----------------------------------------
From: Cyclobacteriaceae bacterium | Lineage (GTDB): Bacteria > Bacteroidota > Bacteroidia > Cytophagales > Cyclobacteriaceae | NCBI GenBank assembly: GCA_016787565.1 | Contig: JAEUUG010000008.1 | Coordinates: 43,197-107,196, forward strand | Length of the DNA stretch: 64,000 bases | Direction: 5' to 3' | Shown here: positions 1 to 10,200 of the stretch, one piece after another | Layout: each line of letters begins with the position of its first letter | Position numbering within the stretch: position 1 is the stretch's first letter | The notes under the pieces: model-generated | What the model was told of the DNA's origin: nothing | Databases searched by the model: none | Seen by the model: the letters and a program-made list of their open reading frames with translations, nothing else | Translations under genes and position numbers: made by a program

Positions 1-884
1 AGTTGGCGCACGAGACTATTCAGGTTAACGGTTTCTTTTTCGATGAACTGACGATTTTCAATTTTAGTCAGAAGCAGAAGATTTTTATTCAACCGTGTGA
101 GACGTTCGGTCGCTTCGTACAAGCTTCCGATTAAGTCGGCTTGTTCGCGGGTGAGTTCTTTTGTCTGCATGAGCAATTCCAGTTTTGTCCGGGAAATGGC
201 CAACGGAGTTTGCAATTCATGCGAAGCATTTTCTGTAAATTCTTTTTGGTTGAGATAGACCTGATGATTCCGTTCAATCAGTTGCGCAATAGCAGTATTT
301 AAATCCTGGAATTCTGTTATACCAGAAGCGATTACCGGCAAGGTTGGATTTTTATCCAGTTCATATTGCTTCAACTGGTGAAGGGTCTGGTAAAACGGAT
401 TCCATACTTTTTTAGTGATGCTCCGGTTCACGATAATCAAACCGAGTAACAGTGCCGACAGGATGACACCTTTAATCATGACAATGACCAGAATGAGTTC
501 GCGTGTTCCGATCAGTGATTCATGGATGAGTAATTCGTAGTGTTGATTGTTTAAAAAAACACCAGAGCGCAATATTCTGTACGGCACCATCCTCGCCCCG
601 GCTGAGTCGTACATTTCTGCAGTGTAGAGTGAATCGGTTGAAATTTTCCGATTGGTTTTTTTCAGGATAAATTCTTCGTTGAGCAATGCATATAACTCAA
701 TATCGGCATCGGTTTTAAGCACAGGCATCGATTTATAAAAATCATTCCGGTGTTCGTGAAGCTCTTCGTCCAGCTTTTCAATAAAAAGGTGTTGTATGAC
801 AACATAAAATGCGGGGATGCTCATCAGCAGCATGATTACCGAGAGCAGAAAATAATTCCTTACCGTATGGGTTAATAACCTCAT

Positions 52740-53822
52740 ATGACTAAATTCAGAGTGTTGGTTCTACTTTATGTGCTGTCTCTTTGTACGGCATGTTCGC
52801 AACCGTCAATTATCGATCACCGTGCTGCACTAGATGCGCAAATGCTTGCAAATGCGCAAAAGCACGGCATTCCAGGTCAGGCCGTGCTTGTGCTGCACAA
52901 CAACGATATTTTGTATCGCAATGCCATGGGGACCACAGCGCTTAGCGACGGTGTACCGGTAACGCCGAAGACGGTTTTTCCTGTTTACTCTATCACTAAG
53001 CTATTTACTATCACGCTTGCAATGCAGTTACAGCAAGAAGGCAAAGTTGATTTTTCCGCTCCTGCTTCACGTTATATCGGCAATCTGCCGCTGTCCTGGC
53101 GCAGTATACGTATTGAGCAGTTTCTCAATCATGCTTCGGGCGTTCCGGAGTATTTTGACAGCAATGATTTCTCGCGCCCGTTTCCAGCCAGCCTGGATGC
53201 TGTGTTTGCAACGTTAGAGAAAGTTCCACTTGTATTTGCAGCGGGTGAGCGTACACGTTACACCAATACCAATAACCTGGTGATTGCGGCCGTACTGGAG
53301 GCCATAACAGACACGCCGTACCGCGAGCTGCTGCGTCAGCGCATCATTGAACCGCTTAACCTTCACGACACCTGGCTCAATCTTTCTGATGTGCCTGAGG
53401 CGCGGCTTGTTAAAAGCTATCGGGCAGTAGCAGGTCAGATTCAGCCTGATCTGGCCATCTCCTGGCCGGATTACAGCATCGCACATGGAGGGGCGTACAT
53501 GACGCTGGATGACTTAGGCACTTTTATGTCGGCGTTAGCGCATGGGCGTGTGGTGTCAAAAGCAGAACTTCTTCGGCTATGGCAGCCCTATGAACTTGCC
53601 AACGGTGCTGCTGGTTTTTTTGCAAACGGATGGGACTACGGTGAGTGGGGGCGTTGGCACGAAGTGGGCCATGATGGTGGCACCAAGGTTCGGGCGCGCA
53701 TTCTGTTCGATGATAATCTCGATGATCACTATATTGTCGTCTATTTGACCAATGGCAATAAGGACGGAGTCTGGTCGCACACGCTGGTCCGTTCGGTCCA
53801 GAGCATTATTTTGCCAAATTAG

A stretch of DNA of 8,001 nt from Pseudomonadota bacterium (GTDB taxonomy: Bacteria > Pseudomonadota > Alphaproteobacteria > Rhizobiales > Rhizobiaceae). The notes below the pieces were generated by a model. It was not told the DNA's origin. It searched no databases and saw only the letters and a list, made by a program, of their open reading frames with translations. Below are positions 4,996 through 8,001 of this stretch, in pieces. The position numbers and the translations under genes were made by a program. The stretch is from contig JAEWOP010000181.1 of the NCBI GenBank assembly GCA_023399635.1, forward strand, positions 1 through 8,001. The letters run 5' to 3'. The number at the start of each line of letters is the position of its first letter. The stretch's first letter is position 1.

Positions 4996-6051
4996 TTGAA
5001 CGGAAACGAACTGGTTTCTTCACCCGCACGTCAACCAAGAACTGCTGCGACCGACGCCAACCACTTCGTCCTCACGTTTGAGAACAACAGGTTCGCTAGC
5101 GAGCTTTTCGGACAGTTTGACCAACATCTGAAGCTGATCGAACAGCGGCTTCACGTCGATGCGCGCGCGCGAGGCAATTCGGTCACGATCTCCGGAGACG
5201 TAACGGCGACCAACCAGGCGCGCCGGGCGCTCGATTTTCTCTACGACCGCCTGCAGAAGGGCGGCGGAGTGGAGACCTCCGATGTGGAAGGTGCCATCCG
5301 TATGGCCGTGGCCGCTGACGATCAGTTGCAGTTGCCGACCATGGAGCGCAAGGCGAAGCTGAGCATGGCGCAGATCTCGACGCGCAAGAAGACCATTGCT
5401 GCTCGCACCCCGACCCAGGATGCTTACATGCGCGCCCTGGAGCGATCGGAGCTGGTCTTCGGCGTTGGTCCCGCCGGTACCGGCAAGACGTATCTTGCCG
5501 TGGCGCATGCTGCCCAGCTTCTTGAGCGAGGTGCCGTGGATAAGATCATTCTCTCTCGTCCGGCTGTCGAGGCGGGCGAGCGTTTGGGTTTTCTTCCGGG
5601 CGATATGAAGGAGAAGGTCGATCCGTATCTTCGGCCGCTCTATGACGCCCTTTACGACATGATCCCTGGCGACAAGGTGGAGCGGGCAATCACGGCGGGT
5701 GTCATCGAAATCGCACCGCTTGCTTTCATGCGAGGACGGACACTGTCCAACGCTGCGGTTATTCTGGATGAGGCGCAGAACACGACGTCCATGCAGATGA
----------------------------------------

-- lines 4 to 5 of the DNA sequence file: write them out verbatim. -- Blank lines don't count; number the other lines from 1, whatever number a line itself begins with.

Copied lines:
101 GACGTTCGGTCGCTTCGTACAAGCTTCCGATTAAGTCGGCTTGTTCGCGGGTGAGTTCTTTTGTCTGCATGAGCAATTCCAGTTTTGTCCGGGAAATGGC
201 CAACGGAGTTTGCAATTCATGCGAAGCATTTTCTGTAAATTCTTTTTGGTTGAGATAGACCTGATGATTCCGTTCAATCAGTTGCGCAATAGCAGTATTT